I believe the population over the last 20 years has grown further from the center. You most likely disagree.

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Response to Theodis (Reply #16)

Sat Jan 18, 2014, 03:23 PM

17. I believe that the most vocal elements have grown further

from the center, for sure. However, in engaging in precinct and district political activism, I see a great deal of pragmatic centrism in those who turn out to vote. And it is in elections where the direction of every jurisdiction and the entire nation is set.

In 2008, for example, a wonderful progressive man made a run for a state legislative office in my own district. Thoughtful, progressive, and sincere, he failed miserably in the caucus and convention endorsement system we use in Minnesota. I talked with him several times, and would have liked having him in office very much. But, he did not present himself well at the podium and could not muster enough support to have a real chance to be elected.

No mistake...we endorsed and elected a fine candidate, but I would have preferred having this man in office. He was just a bit too far to the left and not able to convince even the delegates at the convention to back him. Too bad.

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Response to MineralMan (Original post)

Sat Jan 18, 2014, 03:07 PM

14. That phrase is often used as a persuasion device.

People who are unsure about some issue often look to see what "everyone else" thinks and then go with the group they think represents the majority.

You can take a room of average people and manipulate them by strategically placing loud individuals or small groups in 5 locations, similar to the arrangement of a 2-1-2 defense in basketball. If these folks can make enough noise, the "regular" people get the sense that almost everyone in the room holds a particular view. And they become more likely to agree with them when surveyed afterwards.

This is why the GOP says things like "America is a conservative country". The idea is to get people who are unsure to join "the majority".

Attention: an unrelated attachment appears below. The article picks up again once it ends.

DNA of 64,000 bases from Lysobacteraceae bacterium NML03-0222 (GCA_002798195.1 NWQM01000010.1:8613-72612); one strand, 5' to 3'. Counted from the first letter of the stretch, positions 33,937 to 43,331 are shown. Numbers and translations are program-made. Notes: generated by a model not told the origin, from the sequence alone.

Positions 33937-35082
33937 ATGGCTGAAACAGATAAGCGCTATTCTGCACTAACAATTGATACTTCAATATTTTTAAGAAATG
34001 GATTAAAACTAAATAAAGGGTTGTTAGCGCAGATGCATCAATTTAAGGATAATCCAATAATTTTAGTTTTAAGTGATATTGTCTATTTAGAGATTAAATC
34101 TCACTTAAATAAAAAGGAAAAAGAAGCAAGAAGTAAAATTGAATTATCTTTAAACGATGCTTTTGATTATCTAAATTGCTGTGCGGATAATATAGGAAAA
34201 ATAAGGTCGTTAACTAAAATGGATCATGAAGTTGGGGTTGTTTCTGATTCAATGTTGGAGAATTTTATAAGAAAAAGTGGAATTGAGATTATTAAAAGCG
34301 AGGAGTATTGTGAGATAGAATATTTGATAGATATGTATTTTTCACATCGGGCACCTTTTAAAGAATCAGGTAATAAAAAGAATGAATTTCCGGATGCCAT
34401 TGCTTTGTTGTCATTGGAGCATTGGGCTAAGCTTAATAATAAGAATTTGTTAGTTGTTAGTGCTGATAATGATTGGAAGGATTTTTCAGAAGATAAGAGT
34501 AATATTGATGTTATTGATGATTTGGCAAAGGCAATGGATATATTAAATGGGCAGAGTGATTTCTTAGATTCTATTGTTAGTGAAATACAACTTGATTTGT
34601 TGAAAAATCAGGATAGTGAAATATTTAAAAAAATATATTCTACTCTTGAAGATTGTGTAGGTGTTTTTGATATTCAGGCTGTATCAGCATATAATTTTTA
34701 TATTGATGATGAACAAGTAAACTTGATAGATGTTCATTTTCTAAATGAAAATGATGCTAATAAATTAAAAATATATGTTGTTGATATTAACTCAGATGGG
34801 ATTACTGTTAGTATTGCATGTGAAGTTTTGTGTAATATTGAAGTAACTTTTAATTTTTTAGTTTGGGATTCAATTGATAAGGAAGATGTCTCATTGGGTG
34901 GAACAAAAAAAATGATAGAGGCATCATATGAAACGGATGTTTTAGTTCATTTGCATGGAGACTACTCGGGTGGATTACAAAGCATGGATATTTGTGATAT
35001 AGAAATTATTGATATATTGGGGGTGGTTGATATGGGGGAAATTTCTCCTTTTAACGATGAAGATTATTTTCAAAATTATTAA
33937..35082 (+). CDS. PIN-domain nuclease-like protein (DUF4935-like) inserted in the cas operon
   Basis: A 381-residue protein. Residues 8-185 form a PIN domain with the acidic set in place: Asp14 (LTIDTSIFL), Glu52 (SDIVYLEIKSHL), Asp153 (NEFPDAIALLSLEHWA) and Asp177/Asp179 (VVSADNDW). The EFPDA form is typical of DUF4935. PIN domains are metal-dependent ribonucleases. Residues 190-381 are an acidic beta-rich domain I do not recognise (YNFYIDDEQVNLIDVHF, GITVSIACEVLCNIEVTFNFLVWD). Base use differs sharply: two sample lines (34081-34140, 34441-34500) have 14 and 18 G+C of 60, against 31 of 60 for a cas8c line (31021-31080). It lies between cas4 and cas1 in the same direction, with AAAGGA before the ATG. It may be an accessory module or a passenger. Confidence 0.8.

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Response to JoePhilly (Reply #14)

Sat Jan 18, 2014, 03:16 PM

15. Exactly. And when it is so used, it is almost always part of

a false statement. A simple question will quickly destroy the argument.

I like your example of a room full of people and strategic placement of loud voices saying the same thing. We see that all the time, too. On the other hand, the political convention caucus system is an example of how such things work fairly well. Minnesota uses that system in its district and state conventions, and it's great fun for those who understand it.

I'm generally leading one caucus or another at our DFL party district conventions, and have shifted opinion a few times in interesting ways. My caucus at the 2012 Senate District Convention played a role in splitting the convention and denying an endorsement for an incumbent state Senator who had displayed a lack of support for labor interests during his term. No endorsement was agreed to, and he withdrew, despite having gotten the most votes for an endorsement. As it turned out, the candidate I caucused for got the least number of votes. He ended up getting elected to fill that seat, though, through a strong grassroots campaign in the district. He beat the Republican candidate in the General Election 60%-40%.

There is no consensus. There is only majority rule by those who choose to vote in the end in our system of government.